To this point in what has been an enormously exhilarating baseball season, the once perennially successful Baltimore Orioles, who became a national disgrace in 1988, have forged a remarkable recovery. The Red Cross all but declared the team of a year ago a disaster and in need of emergency assistance.
But here it is mid-June, with 65 games entered into the record books, and the Orioles, of all teams, are threatening not only to win but to run away with the American League East Division. They just might do it because there's not much else to beat.
The standings show them in first place, five lengths ahead of the New York Yankees, Cleveland Indians and Boston Red Sox, all tied for second. This time a year ago, the Orioles had no pulse and all their vital signs were bad as they were on their way to losing a club-record 107 games.
It was difficult to watch, although 1,660,738 mourners attended the season-long wake. Too bad about the Orioles, they said, reasoning that Baltimore had a long run of pennant winners and competitive teams, and consoling themselves it was going to be a long road back to regain respectability.
But, with the snap of General Manager Roland Hemond's fingers, without any delay, the team has awakened from the stupor of stumbling ineptness and now qualifies as the most surprising story of 1989. It's somewhat premature to block off hotel rooms for the World Series or for the players to start whispering how they are going to divide the financial shares.
But one thing has happened. There are early symptoms of a malady known as pennant fever infesting Memorial Stadium. While the Orioles were completing a three-out-of-four weekend conquest of what many observers consider the best team in either league, the Oakland A's, there were indications that the scores being flashed on the scoreboard were receiving more than cursory recognition.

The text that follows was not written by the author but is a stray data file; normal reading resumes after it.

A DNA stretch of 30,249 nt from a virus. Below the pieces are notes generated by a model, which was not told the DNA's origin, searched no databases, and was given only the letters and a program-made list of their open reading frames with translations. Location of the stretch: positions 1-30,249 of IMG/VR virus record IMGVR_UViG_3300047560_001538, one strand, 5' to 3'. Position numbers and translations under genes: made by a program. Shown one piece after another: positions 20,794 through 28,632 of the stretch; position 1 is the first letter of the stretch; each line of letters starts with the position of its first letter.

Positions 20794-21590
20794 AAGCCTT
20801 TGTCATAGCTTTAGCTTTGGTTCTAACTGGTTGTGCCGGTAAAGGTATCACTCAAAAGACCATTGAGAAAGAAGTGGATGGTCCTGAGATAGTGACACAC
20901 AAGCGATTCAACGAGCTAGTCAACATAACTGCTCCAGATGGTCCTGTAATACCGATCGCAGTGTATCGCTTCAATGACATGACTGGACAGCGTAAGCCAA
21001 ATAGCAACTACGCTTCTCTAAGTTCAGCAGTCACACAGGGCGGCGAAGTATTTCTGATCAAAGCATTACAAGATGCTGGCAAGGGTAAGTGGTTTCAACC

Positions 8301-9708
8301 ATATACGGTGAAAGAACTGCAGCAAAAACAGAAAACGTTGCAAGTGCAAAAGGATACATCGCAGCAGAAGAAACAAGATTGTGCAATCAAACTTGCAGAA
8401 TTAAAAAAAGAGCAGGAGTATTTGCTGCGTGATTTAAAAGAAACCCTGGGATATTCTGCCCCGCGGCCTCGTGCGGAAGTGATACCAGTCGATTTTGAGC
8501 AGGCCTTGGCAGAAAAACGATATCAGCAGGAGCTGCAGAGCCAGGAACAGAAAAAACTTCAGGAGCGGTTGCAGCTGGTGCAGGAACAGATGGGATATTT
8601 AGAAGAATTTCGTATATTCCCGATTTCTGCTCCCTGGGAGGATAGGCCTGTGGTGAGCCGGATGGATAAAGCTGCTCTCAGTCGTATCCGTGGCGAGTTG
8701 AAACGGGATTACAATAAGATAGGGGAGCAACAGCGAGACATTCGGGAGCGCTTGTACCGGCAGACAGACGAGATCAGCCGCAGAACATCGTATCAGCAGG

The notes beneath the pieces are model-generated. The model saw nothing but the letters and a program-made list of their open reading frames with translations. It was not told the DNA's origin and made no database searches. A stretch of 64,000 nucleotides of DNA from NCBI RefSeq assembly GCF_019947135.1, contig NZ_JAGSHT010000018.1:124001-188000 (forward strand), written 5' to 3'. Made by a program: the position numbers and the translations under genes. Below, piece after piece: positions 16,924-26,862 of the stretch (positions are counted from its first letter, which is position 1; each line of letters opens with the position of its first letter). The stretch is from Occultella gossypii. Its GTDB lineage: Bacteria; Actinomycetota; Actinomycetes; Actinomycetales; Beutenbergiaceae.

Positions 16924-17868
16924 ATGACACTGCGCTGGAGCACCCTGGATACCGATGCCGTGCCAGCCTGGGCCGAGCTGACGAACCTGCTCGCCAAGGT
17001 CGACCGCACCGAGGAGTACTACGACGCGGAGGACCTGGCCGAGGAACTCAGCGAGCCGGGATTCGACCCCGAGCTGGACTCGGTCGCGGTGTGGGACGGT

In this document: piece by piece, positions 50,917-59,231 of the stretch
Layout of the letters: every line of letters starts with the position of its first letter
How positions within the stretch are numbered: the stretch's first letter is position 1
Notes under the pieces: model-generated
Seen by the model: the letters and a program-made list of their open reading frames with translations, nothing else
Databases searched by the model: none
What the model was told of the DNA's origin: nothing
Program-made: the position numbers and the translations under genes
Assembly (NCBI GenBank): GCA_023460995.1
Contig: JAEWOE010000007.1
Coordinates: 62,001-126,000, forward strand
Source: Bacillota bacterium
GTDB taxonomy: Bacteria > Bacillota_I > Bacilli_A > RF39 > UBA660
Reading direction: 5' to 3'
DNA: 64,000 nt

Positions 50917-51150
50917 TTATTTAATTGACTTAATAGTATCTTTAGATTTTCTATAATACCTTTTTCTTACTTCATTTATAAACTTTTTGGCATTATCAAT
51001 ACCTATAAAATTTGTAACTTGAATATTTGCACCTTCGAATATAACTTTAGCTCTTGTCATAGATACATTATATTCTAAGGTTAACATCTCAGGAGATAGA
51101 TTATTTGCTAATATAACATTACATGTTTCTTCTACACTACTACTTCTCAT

When the New York Yankees lose, it enhances the Orioles' chances, so what's going on elsewhere is suddenly being viewed with profound interest. The Orioles are winning games in astonishing ways, beating the Yankees two-out-of-three and realizing it could have been a sweep if a fly ball hadn't vanished in the fog.
Sunday, they took advantage of th A's in the first inning with a robust offense that had two walks, a hit batsman and a double by Bob Melvin. Quickly, the Orioles were up by three runs, never to look back. This qualifies, in any league, as an awesome attack.
Meanwhile, starter Dave Schmidt had the A's under control until encountering trouble in the sixth inning. Then he was provided with near-perfect relief in the presence of Mickey Weston, who had been laboring in the minor leagues for almost 7 years.
Weston had been recalled from the Rochester Red Wings, arriving at 12:30 a.m. Sunday. He was pitching in his first major-league game that afternoon, holding the A's to only one hit as Billy Ripken turned in what resembled a Brooks Robinson play at second base, coming in hard to catch a bouncing ball in his bare hand and making an off-balance throw to first base.
The man who pitched and won the game the day before, Jose Bautista, was sent back to Rochester. And here was the man replacing him on the roster, Weston, making an immediate contribution. It's not supposed to be that easy, but that's how the pieces are meshing for the Orioles.
Melvin, who has been watching more than he has been catching because of Mickey Tettleton's success, drove in all four runs. So any way Manager Frank Robinson plays it, he's getting results.
The turnout of 46,541 lifted the club totals for the season to 947,046 for 34 home dates, 171,000 ahead this time last year, when the Orioles resembled a collection of sleepwalkers. They are on their way to drawing more than 2 million, and because they have simplified the sport to solid pitching and catching the ball when it's hit, it will not be too surprising if they lengthen their lead.
A's Manager Tony LaRussa refuses to define the Orioles as a fluke, preferring instead to say, "We've seen enough of them to know they are a legitimate contender. They've done an excellent job."
Meanwhile, the fans in the stands cheer the posting of scores of other games much the way you might expect in the last week of the season. Scoreboard watching is back in style.